Review Price £369.52
Kyocera Mita claims a top print speed of 18ppm for the FS-1118MFP, but with each of our five-page print tests taking 28 seconds, we only got 10.7ppm out of the review machine. When we increased the prince run to 20 pages, however, the test completed in 1:17, or 15.6ppm, which is encouragingly close to the maximum.
A single-page copy from the flatbed glass took just 11 seconds, a very good time and one which means small copy jobs will hardly hold you up at all. A 15 x 10cm photo print finished in 18 seconds, which is also a very reasonable time.
The print quality, given the machine’s default resolution of 600dpi, is very good. There's very little banding, good detail in darker areas and a smooth gradation from dark to light in the sky of our test image. Kyocera claims an effective resolution of 1,200dpi through resolution enhancement and our print sample supports this claim.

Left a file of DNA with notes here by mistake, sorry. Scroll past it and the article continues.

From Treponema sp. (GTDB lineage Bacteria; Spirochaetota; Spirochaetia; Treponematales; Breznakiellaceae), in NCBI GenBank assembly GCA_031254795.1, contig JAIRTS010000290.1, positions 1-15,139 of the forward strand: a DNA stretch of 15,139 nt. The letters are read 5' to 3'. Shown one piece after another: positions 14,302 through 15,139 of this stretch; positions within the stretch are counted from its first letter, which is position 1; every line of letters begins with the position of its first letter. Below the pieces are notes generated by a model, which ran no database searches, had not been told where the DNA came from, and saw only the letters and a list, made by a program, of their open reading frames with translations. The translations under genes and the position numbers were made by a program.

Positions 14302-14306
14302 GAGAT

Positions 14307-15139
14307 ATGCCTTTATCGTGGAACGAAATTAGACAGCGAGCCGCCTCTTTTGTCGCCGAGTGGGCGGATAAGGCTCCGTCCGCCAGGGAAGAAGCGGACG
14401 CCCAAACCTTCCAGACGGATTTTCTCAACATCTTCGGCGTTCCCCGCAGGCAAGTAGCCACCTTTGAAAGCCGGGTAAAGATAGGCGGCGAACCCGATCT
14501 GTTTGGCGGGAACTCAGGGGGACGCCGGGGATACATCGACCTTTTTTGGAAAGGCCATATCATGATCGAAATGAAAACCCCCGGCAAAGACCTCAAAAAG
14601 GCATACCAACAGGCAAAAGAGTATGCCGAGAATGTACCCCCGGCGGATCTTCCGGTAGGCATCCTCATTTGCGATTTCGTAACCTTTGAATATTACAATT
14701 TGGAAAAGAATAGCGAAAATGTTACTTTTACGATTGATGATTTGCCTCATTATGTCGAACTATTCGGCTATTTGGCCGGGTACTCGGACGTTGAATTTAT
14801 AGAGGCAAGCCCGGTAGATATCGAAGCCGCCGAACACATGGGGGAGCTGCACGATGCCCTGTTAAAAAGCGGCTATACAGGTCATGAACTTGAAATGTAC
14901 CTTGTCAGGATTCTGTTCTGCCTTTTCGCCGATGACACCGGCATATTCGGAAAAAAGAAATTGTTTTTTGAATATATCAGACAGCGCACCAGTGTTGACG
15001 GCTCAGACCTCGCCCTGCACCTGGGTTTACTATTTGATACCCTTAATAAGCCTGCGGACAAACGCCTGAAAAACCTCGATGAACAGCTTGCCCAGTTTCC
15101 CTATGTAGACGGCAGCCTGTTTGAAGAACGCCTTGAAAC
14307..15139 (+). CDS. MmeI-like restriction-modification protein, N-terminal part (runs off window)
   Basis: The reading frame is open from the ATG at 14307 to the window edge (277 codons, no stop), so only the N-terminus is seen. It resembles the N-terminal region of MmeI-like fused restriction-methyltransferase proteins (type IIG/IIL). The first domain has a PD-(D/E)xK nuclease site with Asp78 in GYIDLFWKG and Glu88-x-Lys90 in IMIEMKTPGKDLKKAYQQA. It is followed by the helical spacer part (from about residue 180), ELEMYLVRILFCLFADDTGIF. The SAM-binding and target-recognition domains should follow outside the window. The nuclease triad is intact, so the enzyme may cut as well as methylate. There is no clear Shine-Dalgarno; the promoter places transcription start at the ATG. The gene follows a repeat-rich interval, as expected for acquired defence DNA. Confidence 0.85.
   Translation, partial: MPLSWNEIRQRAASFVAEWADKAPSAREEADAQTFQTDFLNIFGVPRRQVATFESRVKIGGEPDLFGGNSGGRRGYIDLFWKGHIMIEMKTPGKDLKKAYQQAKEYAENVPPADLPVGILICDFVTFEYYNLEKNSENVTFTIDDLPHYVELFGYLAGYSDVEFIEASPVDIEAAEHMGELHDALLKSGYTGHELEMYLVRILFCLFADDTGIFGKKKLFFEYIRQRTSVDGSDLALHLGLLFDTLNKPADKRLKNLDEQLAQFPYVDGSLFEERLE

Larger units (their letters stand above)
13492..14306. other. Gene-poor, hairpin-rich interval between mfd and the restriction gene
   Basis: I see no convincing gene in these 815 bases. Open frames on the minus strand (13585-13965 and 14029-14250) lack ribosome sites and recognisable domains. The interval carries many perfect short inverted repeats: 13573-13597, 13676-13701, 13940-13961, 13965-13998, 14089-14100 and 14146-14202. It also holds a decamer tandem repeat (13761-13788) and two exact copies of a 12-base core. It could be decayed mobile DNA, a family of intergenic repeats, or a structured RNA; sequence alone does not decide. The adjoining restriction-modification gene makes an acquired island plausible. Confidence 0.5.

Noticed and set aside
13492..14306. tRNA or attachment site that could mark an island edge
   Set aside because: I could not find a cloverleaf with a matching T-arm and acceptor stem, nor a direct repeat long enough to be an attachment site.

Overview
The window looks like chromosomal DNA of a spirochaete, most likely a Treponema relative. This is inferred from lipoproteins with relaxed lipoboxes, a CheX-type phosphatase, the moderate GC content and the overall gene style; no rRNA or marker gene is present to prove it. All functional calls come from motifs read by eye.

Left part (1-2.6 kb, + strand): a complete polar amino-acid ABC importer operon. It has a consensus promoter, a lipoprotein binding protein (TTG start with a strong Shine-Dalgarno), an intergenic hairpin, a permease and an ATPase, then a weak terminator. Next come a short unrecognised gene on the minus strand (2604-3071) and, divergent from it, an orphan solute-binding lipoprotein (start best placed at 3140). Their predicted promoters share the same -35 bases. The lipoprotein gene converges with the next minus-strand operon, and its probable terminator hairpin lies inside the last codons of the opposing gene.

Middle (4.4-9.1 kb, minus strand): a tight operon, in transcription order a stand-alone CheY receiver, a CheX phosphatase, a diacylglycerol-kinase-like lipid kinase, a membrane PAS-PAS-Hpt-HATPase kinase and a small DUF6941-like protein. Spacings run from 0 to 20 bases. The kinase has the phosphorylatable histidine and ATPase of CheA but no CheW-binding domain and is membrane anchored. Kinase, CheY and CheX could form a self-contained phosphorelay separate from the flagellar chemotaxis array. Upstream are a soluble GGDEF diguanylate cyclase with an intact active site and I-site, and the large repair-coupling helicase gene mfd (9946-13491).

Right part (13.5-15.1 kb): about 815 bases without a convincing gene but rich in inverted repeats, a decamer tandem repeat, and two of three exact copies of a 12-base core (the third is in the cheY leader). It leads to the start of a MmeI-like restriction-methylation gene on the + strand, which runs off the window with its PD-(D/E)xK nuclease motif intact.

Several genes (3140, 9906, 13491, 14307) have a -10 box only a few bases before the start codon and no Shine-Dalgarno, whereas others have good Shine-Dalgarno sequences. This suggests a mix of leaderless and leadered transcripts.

Other printed output is also good, with jet black text looking sharp and clean and greyscales well differentiated between shades. A photocopy didn't do so well with tints, producing some blotchiness in both light and dark shades, but black text was again well reproduced.
Kyocera uses a life-time drum unit, or at least one with a service life of 100,000 pages, which should give a good five year’s use. A toner cartridge clips onto the top of the drum cartridge, offering 7,200 pages, though the ‘starter’ cartridge supplied with the machine is only rated at half this.
Although the toner cartridge costs the best part of £60, the cost per page, including 0.7p paper cost, is just 1.61p. This is a low page cost, though not the lowest we’ve seen and not even the lowest from a Kyocera Mita printer.
Kyocera Mita’s FS-1118MFP is a good, general-purpose office multifunction machine. If you don't need colour, its reasonable print speed and better than average print quality are coupled well to a low cost per page. The price, even at discounted levels, seems a little high in comparison with other machines of similar specification, though. Moreover, the lack of ADF and fax facilities in the basic machine makes some of those competitor offerings appear more attractive.